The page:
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What all the comments boil down to is we are comparing different things:

Allyl vs benzyl cations: Both contain onlybhydrogen and carbon, with the positive charge formally distributed over two carbon atoms in allyl versus four carbon atoms. Putting the positive charge on more carbon atoms makes the benzyl cation more stable.

Acetate vs phenolate anions: Here, unlike the hydrocarbon actions mentioned above, oxygen enters the picture. The negative charge in the acetate ion is distributed over two oxygen atoms, versus phenolate having its negative charge on one oxygen plus multiple carbons. Having the second oxygen atom wins out because of the superior electronegaytivity of oxygen, which is a nonfactor for the cation case mentioned above.

Note that the "rules" above are not absolute laws. You have to consider other factors such as aromatic or antiaromatic coupling that involves the charge; e.g. cyclopropenyl cation is much more stable than benzyl cation because of the positive charge being inherent to an aromatic ring, even though cyclopropenyl has only three instead of four carbons to take up the charge.

What all the comments boil down to is we are comparing different things:

Allyl vs benzyl cations: Both contain onlybhydrogen and carbon, with the positive charge formally distributed over two carbon atoms in allyl versus four carbon atoms. Putting the positive charge on more carbon atoms makes the benzyl cation more stable.

Acetate vs phenolate anions: Here, unlike the hydrocarbon actions mentioned above, oxygen enters the picture. The negative charge is distributed over two oxygen atoms, versus phenolate having its negative charge on one oxygen plus multiple carbons. Having the second oxygen atom wins out because of the superior electronegaytivity of oxygen, which is a nonfactor for the cation case mentioned above.

Note that the "rules" above are not absolute laws. You have to consider other factors such as aromatic or antiaromatic coupling that involves the charge; e.g. cyclopropenyl cation is much more stable than benzyl cation because of the positive charge being inherent to an aromatic ring, even though cyclopropenyl has only three instead of four carbons to take up the charge.

What all the comments boil down to is we are comparing different things:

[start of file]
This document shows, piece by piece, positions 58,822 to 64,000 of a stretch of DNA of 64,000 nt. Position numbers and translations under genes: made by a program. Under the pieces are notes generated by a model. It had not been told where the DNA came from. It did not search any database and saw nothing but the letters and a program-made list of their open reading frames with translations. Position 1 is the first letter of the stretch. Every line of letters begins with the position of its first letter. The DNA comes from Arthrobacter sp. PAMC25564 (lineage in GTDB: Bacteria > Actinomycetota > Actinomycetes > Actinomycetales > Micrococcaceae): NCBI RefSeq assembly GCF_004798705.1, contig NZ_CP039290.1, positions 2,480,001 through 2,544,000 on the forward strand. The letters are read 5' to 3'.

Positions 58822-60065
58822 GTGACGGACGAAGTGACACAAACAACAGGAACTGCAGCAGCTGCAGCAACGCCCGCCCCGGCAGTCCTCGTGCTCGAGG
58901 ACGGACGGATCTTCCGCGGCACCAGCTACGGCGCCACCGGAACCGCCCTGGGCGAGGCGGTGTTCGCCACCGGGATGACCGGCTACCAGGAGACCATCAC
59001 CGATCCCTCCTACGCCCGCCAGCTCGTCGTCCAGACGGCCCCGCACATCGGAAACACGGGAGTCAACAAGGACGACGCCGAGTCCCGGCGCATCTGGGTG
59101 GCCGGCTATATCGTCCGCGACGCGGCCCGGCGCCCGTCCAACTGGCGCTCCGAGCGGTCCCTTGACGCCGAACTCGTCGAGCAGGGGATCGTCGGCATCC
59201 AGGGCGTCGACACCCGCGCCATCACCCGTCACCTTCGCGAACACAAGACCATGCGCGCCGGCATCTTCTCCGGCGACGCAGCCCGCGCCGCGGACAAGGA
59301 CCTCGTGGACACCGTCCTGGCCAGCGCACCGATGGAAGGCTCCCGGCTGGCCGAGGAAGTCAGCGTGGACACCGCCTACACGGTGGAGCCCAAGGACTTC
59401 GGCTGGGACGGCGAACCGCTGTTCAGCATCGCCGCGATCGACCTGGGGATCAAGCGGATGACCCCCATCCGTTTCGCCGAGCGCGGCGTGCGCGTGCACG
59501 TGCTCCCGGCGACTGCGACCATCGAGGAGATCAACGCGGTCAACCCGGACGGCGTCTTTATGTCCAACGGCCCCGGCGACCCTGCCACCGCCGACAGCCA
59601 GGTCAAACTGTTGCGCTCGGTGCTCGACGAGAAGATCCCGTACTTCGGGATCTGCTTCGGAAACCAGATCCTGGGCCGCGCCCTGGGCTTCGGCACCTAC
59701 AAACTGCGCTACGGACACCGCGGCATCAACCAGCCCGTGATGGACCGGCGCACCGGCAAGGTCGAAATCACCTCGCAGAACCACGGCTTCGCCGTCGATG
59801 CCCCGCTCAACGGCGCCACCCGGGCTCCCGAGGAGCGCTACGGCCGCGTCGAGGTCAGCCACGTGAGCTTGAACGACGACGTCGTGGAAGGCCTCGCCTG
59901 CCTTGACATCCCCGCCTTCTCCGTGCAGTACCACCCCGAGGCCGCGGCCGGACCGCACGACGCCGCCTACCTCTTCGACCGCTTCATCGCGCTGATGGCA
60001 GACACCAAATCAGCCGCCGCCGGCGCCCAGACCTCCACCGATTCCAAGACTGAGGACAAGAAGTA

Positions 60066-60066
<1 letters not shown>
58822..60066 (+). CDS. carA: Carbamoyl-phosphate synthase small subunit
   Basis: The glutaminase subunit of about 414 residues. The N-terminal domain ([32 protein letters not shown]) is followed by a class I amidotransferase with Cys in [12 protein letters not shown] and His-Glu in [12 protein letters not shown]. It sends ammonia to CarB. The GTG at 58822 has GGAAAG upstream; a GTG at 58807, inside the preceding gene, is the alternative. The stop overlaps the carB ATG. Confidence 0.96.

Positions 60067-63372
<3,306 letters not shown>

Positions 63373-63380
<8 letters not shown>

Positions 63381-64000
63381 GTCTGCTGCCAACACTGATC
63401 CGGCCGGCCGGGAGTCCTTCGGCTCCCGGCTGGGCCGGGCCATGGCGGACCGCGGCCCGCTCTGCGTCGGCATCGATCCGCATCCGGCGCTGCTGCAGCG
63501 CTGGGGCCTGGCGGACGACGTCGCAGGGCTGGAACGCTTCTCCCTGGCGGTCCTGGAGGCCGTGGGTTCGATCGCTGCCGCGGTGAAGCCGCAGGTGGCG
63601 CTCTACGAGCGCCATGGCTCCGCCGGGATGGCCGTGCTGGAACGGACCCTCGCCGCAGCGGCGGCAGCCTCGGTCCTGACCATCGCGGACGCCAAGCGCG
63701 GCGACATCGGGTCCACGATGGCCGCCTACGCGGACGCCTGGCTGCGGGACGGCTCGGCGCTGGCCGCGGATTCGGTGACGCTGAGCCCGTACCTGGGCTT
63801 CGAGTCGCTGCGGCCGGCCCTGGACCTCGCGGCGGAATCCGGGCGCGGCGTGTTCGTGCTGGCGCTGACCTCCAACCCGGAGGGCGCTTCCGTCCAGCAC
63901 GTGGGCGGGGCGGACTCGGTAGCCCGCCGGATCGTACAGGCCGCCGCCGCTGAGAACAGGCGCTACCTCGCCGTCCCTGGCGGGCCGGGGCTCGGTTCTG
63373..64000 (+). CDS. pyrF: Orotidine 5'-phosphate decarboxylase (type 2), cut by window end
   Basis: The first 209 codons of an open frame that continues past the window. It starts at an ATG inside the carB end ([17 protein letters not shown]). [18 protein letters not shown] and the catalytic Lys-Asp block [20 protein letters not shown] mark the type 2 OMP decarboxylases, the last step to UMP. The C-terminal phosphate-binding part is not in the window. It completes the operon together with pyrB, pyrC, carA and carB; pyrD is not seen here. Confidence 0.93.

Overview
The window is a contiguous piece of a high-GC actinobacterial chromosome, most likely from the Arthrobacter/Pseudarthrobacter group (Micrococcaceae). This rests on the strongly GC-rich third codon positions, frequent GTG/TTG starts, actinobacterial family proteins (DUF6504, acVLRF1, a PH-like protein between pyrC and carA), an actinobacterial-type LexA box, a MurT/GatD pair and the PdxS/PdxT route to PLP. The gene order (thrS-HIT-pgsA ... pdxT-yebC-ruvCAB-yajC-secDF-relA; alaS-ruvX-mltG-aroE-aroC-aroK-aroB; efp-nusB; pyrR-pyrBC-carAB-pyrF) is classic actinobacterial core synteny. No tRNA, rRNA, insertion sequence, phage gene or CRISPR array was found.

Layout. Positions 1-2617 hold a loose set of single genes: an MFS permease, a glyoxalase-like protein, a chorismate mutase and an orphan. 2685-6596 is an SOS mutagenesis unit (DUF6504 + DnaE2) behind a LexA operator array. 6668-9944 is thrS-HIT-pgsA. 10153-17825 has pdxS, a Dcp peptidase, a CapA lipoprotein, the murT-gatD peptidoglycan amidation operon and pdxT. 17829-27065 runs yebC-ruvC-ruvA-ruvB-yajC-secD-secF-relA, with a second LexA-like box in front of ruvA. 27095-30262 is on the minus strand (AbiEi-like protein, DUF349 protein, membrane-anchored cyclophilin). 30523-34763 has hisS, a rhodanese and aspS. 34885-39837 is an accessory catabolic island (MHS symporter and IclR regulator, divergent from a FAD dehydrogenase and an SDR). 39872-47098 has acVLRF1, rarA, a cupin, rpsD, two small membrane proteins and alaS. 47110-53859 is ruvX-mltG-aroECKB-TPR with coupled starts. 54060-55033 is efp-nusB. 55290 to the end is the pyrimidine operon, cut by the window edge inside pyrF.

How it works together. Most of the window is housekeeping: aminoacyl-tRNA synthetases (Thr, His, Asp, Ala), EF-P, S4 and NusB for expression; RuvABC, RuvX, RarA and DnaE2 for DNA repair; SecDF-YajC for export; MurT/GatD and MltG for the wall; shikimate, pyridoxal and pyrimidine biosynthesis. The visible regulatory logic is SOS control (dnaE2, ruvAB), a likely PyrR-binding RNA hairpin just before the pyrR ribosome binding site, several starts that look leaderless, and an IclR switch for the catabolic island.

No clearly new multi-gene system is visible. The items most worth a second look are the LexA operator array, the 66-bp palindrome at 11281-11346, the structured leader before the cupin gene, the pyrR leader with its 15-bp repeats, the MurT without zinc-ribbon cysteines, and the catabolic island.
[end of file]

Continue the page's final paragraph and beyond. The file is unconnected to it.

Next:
Allyl vs benzyl cations: Both contain onlybhydrogen and carbon, with the positive charge formally distributed over two carbon atoms in allyl versus four carbon atoms. Putting the positive charge on more carbon atoms makes the benzyl cation more stable.

Acetate vs phenolate anions: Here, unlike the hydrocarbon actions mentioned above, oxygen enters the picture. The negative charge in the acetate ion is distributed over two oxygen atoms, versus phenolate having its negative charge on one oxygen plus multiple carbons. Having the second oxygen atom wins out because of the superior electronegaytivity of oxygen, which is a nonfactor for the cation case mentioned above.

Note that the "rules" above are not absolute laws. You have to consider other factors such as aromatic or antiaromatic coupling that involves the charge; e.g. cyclopropenyl cation is much more stable than benzyl cation because of the positive charge being inherent to an aromatic ring, even though cyclopropenyl has only three instead of four carbons to take up the charge.

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source | link

What all the comments boil down to is we are comparing different things:

Allyl vs benzyl cations: Both contain onlybhydrogen and carbon, with the positive charge formally distributed over two carbon atoms in allyl versus four carbon atoms. Putting the positive charge on more carbon atoms makes the benzyl cation more stable.

Acetate vs phenolate anions: Here, unlike the hydrocarbon actions mentioned above, oxygen enters the picture. The negative charge is distributed over two oxygen atoms, versus phenolate having its negative charge on one oxygen plus multiple carbons. Having the second oxygen atom wins out because of the superior electronegaytivity of oxygen, which is a nonfactor for the cation case mentioned above.

Note that the "rules" above are not absolute laws. You have to consider other factors such as aromatic or antiaromatic coupling that involves the charge; e.g. cyclopropenyl cation is much more stable than benzyl cation because of the positive charge being inherent to an aromatic ring, even though cyclopropenyl has only three instead of four carbons to take up the charge.